WASHINGTON – A teenage father in Sacramento goes on a date and leaves his 5-month-old daughter in his hot car for about 30 minutes, but she is saved by a passerby who calls police. A 47-year-old father goes out drinking and leaves his one-year-old son in his hot car in Northern California – police arrest him for child cruelty. A single mother of nine children reported her two-year-old missing, but police found the toddler locked up in the back seat of her hot car in Texas – the child died of hypothermia.
These stories illustrate what happens every year across the country. Busy parents, careless decisions and sometimes intentional actions left children alone in a sweltering hot car where they were either injured or killed. In fact, last year 33 children under 14 years old died in the United States while locked inside a hot motor vehicle.
So this year the National Highway Traffic Safety Administration wants to put an end to these types of accidental deaths and inform those who may carelessly leave children in hot cars.
“This campaign is a call-to-action for parents and families, but also for everyone in every community that cares about the safety of children,” said U.S. Transportation Secretary Ray LaHood. “It is hope that the simple tips from this campaign will save lives and help families avoid unnecessary heartache.”
The children who do not die are often injured as a result of heatstroke in hot cars, suffering ailments including permanent brain injury, blindness, and the loss of hearing, among others. Heatstroke deaths and injuries are also the result of children playing in an unlocked vehicle without the parent’s knowledge. Also, new caregivers transporting a child inadvertently forget a sleeping infant in a rear-facing car seat in the back of the vehicle.
Anyone who sees a child alone in a hot vehicle should call 911 immediately. If the child is in distress due to heat they should be removed from the vehicle as quickly as possible and rapidly cooled.
“I tell my clients to place something like your purse or cell phone next to the child’s car seat every time you travel together to help ensure they will not forgot the baby,” said Attorney West Seegmiller, founder of the Seegmiller Law Firm in Irvine.
As summer approaches, the NHTSA is gearing up for its first national campaign to prevent child heatstroke deaths in vehicles by urging parents and caregivers to ask themselves “Where’s baby? Look before you lock.” A series of radio and online advertisements is set to begin in the next few weeks. Additionally, the NHTSA is providing a tool kit for parents and grassroots organizations to use for outreach on this issue.
The San Francisco State University Department of Geosciences reports 33 children died last year due to heatstroke – medically termed “hyperthermia” – a significant decline from the 49 deaths reported in 2010. A recent study by the university that studied 443 hyperthermia deaths between 1998 and 2009 showed roughly 51% of the cases were accidental. About 30% of the children who died were playing inside the car unattended and approximately 18% were intentionally left in the vehicles by parents running errands or meeting with friends.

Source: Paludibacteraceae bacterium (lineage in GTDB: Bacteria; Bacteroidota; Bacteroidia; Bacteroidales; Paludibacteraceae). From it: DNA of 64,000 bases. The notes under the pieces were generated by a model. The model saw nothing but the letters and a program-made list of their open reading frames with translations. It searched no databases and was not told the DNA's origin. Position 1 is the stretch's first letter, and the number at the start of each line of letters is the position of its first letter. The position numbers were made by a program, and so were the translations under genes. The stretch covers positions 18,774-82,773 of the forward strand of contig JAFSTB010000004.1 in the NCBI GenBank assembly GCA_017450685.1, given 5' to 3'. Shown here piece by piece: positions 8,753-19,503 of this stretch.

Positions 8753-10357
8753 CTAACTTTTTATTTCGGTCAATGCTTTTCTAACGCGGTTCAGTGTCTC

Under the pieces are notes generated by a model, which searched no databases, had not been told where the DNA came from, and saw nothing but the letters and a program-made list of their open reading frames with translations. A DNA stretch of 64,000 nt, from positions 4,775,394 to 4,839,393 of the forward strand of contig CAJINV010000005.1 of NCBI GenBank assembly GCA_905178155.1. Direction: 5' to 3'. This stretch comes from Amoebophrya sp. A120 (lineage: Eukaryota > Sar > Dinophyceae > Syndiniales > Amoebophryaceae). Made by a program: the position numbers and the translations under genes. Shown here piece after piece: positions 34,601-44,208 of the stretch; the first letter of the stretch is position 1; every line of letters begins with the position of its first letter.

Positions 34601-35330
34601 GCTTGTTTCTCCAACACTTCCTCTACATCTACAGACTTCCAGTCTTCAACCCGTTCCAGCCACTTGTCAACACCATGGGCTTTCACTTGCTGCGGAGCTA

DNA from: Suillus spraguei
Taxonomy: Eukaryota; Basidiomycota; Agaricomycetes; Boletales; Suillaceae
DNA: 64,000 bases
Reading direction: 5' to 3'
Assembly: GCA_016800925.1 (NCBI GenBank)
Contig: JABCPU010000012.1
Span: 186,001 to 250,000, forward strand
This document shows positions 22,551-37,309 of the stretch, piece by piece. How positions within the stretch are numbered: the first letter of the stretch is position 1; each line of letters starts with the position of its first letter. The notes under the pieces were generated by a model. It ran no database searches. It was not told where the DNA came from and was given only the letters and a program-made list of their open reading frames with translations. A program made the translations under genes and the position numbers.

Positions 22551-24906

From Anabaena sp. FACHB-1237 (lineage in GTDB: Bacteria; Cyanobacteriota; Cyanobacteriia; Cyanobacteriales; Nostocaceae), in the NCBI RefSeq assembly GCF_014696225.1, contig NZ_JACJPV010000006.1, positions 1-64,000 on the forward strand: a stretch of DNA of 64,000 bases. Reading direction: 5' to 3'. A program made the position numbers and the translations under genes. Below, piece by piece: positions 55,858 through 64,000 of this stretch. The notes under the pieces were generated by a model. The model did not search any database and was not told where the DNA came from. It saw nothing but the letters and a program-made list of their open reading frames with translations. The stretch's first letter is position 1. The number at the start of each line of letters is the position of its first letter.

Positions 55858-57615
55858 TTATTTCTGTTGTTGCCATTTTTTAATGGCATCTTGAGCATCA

The decline last year highlights efforts last year by the NHTSA to combat the problem nationwide. The agency last summer hosted a first-of-its-kind roundtable on heat-stroke and series of town hall discussions around the country that brought together representatives from the automotive industry, child safety advocates, health and safety professionals, members of the academic community, and victims.
“Everything we know about this terrible danger to children indicates heatstroke in hot cars can happen to any caregiver from any walk of life – and the majority of these cases are accidental tragedies that can strike even the most loving and conscientious parents,” said NHTSA Administrator David Strickland. “We hope our campaign not only helps caregivers avoid accidentally harming a child but also clears up some of the misconceptions about the causes of child heatstroke in cars.”
NHTSA plans to release its findings on the effectiveness of its after-market products that are intended to prevent a child from being unintentionally left behind in an enclosed parked vehicle.
NHTSA’s “Where’s baby? Look before you lock” campaign urges parents and caregivers to take important precautions to prevent inadvertent incidents from occurring:
• Never leave a child unattended in a vehicle – even if the windows are partially open or the engine is running and the air conditioning is on
• Make a habit of looking in the vehicle – front and back – before locking the door and walking away
• Ask the childcare provider to call if the child does not show up for care as expected
• Do things that serve as a reminder a child is in the vehicle, such as placing a purse or briefcase in the back seat to ensure no child is accidently left in the vehicle, writing a note or using a stuffed animal placed in the driver’s view to indicate a child is in the car seat
• Teach children a vehicle is not a play area and store keys out of a child’s reach
The Seegmiller Law Firm can be reached at 1-855-ASK–WEST. For over 30 years, the firm has been a staunch advocate for victims’ rights and has fought for clients involved in personal injury and wrongful death cases, including premises liability, product liability, auto accidents, dog bites, nursing home negligence, medical malpractice, at-work injuries and more. The firm has offices in Irvine, Riverside, Los Angeles and San Bernardino, California, and Las Vegas, Nevada.